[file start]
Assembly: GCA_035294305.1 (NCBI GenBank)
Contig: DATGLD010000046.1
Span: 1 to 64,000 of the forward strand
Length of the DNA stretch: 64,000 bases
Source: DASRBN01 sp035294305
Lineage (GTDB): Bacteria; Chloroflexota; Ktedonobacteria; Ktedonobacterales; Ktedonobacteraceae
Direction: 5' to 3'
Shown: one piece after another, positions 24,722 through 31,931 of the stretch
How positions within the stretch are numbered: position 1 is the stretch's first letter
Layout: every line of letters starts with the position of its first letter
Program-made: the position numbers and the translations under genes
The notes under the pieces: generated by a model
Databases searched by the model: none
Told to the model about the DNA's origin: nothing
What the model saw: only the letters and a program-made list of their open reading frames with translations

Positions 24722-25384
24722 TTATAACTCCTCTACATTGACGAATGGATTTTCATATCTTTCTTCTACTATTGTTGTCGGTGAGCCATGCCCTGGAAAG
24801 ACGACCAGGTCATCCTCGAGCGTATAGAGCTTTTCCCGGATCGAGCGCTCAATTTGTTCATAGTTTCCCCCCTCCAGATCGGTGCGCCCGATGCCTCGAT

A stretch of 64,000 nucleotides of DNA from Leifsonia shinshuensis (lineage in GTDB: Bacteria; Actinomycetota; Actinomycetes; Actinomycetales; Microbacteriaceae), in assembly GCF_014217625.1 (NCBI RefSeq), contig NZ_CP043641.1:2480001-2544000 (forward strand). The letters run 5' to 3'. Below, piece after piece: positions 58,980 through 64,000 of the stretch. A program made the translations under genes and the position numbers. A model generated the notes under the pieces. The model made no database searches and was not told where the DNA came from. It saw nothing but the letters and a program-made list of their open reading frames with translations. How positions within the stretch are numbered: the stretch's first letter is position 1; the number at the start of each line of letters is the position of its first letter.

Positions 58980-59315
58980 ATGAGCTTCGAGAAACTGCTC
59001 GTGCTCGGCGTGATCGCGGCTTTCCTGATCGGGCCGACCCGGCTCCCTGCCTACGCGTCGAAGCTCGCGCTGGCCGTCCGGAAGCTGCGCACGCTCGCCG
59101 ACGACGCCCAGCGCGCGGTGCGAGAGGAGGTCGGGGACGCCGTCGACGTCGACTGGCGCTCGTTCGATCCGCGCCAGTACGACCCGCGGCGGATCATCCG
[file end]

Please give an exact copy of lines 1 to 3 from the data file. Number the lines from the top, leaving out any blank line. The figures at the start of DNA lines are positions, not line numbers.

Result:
Assembly: GCA_035294305.1 (NCBI GenBank)
Contig: DATGLD010000046.1
Span: 1 to 64,000 of the forward strand